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The Gibson Girl Illustration by Charles Dana Gibson

Charles Gibson's black and white beautiful drawings represented a new fashion, new beauty symbol for women in the 1890s and early 1900s. They were topical and humorous and won hearts throughout the world.

The Gibson Girl Illustration by Charles Dana Gibson

The Gibson Girl was tall, narrow-waisted, with her soft hair piled into a chignon, independent, yet elegant and feminine. And men totally lost their heads in her presence.

Despite their long elegant dresses and hourglass, tightly corseted figures «Gibson Girls» were full of energy and athletic.

They swam in the sea.

1906 Charles Dana Gibson His Revenge Ballroom Print - Original Halftone Print

1913 Cover Hearsts Magazine Charles Dana Gibson Girl Art Young Woman Portrait - Original Cover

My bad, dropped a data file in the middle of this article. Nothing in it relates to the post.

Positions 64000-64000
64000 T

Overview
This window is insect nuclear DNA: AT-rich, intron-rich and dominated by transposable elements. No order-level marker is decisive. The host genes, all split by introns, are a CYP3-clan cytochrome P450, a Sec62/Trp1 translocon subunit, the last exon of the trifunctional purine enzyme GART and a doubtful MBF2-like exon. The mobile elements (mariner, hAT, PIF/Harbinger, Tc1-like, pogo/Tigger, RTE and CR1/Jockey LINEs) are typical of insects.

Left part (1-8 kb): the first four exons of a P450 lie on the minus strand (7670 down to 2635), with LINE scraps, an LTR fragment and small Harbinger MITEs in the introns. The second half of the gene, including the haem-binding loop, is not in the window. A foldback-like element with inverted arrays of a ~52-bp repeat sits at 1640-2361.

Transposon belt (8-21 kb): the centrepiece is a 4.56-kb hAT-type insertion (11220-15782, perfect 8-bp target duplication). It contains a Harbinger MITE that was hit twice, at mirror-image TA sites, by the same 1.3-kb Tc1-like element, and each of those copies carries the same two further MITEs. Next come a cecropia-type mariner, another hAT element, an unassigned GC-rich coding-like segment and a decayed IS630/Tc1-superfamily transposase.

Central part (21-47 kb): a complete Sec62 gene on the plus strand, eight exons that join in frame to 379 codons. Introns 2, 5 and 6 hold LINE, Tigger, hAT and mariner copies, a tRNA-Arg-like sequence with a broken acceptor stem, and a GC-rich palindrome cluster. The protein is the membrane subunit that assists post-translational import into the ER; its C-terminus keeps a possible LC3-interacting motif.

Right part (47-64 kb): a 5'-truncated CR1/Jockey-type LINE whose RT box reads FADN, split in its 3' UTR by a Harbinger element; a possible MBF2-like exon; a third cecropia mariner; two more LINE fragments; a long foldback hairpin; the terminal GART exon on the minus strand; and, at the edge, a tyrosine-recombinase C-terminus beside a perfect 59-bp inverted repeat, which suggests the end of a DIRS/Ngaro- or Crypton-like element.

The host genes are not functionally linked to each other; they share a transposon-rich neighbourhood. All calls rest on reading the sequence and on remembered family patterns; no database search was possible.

The Gibson Girl and Her America: The Best Drawings of Charles Dana Gibson (Dover Fine Art, History of Art)

Went for walks in the mountains without a male escort.

Rode on horseback, wore trousers, and smoked!

They played golf and learned to ride a bike.

The Gibson Girl Illustration by Charles Dana Gibson

They read books..

Listened to the music..

Enjoyed themselves...

Not only that. The beautiful girls fell in love..

And although love was not always mutual ...

...And the best doctor couldn't alwaays heal a broken heart..

Even Cupid sometimes was powerless..

But only in very rare cases, love died in Gibson's drawings.

More often love was celebrated!
The Gibson Girl Illustration by Charles Dana Gibson

No wonder, every American girl tried to resemble the Gibson Girl.
Even "American Princess", the daughter of U.S. President Theodore Roosevelt - Alice Roosevelt Longworth wore Gibson Girl updo hairstyle and participated in car racing.

American artists, graphics, illustration, Gibson Girl Illustration Charles Dana Gibson

Gibson gained just unimaginable popularity. Posters, postcards, stamps...

The artist is most likely responsible for the creation of the Gibson martini (where a pickled onion serves as the garnish).
Henry Pitz wrote in The Gibson Girl and Her America "He had a lot to reveal about the characters of his era and had more than a little to do with the shaping of it"..

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